Psychic is Espeon's typical strong STAB move, while Psyshock is slightly weaker, but hits the opponent's physical defense, which can be useful against a Pokemon like Nihilego. Shadow Ball covers ghost types, while Dazzling Gleam hits for spread damage and can hit dark types super-effectively. Protect is arguably the best move in doubles and necessary if using Life Orb, but Psyshock can be fit alongside Psychic if using Choice Specs.
Now for some fun! Espeon typically is not the first Pokemon that Eevee will Baton Pass boosts. Rather, after Eevee passes into a bulky sweeper like Tapu Fini, Espeon comes in and utilizes its good speed stat to copy its teammate's boosts with Psych Up.
Magic Bounce is still fantastic to block Thunder Wave or other moves that could mess up your sweep. Espeon can run a wide range of EV spreads depending on its teammates and support Pokemon, but this specific spread allow Espeon to outspeed max speed Unburden Drifblim after getting to +2, meaning that it is just about the fastest Pokemon in the format. Additionally, before the boosts, Espeon can outspeed Adamant Arcanine and Modest Tapu Lele, and survive a Life Orb Thunderbolt from Timid Tapu Koko. The Aguav Berry (or any "pinch" berry that heals 50% of its health without causing confusion) will restore 50% of Espeon's health, which can make it very difficult to take down after receiving the boosts. Maximum special attack is honestly overkill when you'll be using Stored Power most of the time after boosting, but it does allow Stored Power to OHKO just about the entire format, and Dazzling Gleam's power will be maximized should you need to pick up a double KO.
Again, Stored Power is what is going to make Espeon so deadly. With all the boosts from Eevee's Z move, Stored Power becomes a base 220 power STAB move. At +2 Special Attack, it can OHKO just about anything. For example, it has a 50% chance to OHKO 252 HP / 0+ SpD Celesteela, and can OHKO nearly any Porygon2 100% of the time. Dazzling Gleam is for Dark types and to give Espeon a spread move. Shadow Ball is an alternative though if you have coverage for those dark types and Metagross causes potential problems. Psych Up again copies the target's boosts, and Protect is arguably the most important move in the format.
Other Options & Team Ideas
-Focus Sash can guarantee that Espeon lives any one move. It may not be as necessary if you are investing in bulk, but it can still ensure that Espeon is able to get a support move off or use Psych Up.
Espeon suffers from movepool problems just like the rest of the Eevee evolutions, and with that comes difficulty with Dark-types. While Espeon commonly runs Dazzling Gleam to circumvent this problem, Dark-types otherwise have little trouble taking down Espeon. Alolan Muk in particular is reasonably bulky and is not weak to Dazzling Gleam and can Pursuit trap Espeon, while Tyranitar is bulky enough with the Sandstorm boost to not be too bothered by Dazzling Gleam. Bulky Steel-types in general fear very little from Espeon since it can't do anything to them without Shadow Ball. The likes of Celesteela and Ferrothorn don't really mind anything from Espeon aside from Trick, though they definitely can't afford to be Tricked so they must be wary if Espeon is running Choice Specs. Bug-types such as Pheromosa, Volcarona and Scizor can also give Espeon trouble though the former can't afford to switch in directly and instead relies on its superior Speed. Similarly, any physical attacker that outspeeds Espeon also does fairly well since Espeon's physical bulk is very poor. This also means Espeon is very vulnerable to priority moves which are mostly physical, which makes it very easy to revenge kill it. Espeon relies a lot on defeating foes before it can take hits so in general, anything that can take a hit from Espeon and retaliate is usually bad news for Espeon.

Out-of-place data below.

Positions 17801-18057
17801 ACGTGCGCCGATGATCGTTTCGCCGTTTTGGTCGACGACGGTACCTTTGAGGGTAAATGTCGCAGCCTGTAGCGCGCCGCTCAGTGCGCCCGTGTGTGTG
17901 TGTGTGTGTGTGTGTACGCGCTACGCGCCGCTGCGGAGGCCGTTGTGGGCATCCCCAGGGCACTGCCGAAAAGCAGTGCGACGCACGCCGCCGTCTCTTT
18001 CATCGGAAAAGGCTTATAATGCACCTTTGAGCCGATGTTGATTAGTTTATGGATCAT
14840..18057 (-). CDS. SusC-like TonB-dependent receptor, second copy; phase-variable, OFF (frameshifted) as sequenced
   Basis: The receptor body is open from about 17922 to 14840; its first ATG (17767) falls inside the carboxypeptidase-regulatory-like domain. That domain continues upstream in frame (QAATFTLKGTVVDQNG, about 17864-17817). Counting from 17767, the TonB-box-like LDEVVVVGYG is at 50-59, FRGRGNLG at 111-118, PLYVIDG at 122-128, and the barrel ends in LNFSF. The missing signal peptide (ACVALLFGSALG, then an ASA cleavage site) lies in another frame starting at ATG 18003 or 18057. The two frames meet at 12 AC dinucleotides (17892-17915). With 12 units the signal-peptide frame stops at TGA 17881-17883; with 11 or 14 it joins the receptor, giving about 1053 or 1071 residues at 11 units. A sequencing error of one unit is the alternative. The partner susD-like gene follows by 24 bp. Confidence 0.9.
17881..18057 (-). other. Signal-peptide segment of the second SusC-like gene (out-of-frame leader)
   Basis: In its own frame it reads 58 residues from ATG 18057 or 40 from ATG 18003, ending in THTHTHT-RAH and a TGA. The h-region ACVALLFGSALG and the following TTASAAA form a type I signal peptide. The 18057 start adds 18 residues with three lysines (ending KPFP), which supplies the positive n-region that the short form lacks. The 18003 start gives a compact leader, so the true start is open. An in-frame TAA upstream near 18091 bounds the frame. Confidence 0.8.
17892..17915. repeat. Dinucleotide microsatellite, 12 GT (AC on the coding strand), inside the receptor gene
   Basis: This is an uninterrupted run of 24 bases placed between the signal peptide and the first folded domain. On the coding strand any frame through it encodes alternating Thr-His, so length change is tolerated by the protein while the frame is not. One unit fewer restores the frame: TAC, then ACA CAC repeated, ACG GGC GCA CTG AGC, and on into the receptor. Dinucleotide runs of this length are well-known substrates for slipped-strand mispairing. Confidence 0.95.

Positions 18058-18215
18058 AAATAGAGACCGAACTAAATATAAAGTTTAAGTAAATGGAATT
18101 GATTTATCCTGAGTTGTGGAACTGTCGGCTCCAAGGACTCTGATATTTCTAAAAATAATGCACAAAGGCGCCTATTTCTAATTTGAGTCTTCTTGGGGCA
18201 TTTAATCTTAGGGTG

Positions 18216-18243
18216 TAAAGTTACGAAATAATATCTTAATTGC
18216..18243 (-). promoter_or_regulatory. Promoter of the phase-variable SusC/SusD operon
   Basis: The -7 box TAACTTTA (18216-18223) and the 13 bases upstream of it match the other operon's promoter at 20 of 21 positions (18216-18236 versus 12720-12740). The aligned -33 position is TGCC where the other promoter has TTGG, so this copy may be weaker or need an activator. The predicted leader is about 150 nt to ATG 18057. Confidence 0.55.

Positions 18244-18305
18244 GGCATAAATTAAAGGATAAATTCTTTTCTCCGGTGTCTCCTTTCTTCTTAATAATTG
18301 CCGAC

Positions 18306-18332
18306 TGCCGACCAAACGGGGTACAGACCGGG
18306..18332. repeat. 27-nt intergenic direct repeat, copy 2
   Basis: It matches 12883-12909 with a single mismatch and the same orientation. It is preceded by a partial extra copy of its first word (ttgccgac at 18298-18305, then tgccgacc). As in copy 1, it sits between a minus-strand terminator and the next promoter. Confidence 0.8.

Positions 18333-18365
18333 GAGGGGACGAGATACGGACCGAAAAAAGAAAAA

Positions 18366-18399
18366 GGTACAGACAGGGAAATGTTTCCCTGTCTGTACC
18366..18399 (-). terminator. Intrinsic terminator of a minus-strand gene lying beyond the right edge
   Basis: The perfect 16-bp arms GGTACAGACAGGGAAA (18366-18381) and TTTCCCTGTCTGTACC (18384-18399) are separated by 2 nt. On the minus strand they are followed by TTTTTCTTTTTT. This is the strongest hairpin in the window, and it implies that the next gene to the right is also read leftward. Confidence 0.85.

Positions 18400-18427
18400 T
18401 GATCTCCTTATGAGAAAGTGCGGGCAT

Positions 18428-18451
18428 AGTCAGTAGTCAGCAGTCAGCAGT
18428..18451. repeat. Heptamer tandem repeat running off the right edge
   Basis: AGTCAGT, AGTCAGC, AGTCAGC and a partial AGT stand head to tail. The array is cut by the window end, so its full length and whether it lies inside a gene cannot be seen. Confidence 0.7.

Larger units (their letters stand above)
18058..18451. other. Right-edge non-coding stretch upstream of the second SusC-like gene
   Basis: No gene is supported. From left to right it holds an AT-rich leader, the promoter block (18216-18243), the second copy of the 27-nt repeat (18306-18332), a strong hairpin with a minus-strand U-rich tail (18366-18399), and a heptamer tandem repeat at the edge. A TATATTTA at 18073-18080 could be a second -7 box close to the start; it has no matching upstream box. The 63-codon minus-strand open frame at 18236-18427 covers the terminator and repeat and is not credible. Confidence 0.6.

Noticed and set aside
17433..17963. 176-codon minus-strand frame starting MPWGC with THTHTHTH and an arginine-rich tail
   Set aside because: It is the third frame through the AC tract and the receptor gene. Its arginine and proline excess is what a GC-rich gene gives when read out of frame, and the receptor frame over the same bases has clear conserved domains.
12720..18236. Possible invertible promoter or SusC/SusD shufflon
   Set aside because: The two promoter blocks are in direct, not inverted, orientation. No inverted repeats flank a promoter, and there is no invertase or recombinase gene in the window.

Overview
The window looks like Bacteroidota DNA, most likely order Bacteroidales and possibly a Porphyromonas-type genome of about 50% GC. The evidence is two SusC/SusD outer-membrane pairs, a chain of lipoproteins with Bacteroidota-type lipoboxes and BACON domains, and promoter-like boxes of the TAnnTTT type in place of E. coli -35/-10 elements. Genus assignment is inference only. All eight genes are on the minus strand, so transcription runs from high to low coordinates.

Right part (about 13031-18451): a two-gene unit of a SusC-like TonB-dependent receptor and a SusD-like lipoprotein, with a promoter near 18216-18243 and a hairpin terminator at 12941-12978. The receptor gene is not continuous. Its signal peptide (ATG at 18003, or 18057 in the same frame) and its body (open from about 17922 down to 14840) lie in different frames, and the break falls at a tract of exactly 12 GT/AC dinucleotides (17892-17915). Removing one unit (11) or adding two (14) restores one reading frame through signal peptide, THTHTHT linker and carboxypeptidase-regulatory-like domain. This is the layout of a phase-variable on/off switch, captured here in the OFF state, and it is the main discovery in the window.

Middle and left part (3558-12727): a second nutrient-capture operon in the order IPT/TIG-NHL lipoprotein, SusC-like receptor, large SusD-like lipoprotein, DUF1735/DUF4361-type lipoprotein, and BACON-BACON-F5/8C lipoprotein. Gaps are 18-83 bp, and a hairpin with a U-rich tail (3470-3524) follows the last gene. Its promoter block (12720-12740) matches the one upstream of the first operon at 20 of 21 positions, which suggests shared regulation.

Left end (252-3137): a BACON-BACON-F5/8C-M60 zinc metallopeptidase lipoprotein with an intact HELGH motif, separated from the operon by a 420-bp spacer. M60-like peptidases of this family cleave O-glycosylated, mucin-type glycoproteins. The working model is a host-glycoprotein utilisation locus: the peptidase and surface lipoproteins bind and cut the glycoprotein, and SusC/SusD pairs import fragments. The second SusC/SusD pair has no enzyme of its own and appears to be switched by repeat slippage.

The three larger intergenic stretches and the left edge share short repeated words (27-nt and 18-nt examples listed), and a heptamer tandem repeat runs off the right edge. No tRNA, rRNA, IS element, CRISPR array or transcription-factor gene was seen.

VGC, Double, & Triple Battle Options
Although many people were skeptical of Z moves when they were introduced, they are now on essentially every team in VGC 2017, and have made a number of Pokemon that were once thought of as "weaker" much more threatening. This is true for no other Pokemon more than Eevee. Eevee's Z move is perhaps the greatest setup move there is, boosting every stat by two stages. With support moves like Follow Me in doubles, Eevee can be a threat to safely Baton Pass these ridiculous boosts to a teammate who can become practically unstoppable. While there are ways to check Extreme Evoboost, Eevee is still an exciting Pokemon to use successfully, and every team needs to be prepared to face it.
This set is Eevee's bread-and-butter in VGC this year. Eevee needs max speed and max HP to outspeed as much as it can, take damage as well as it can, and successfully use Baton Pass to pass a sweeper its boosts. Adaptability is good for the rare opportunities it may need to attack, and of course, it needs the Eevium Z in order to use Extreme Evoboost.
Last Resort is needed to use Eevee's Z move, and Baton Pass passes the boosts from the Z move onto a teammate. Protect is necessary to keep Eevee safe from moves like Fake Out before it can boost. Those three moves are standard, and the fourth move is where Eevee can mix it up. Helping Hand has generally been more common for the situations where Eevee comes in again and can boost its teammate's already strong moves. Quick Attack, however, can help pick off opponents holding a Focus Sash or at very low HP.
Other Options & Team Ideas
-Return, Frustration, and Double-Edge are all alternatives in the fourth slot to do a little more damage than Quick Attack, but generally you are probably in a bad spot if it comes down to needing Eevee to attack.
Locations in Games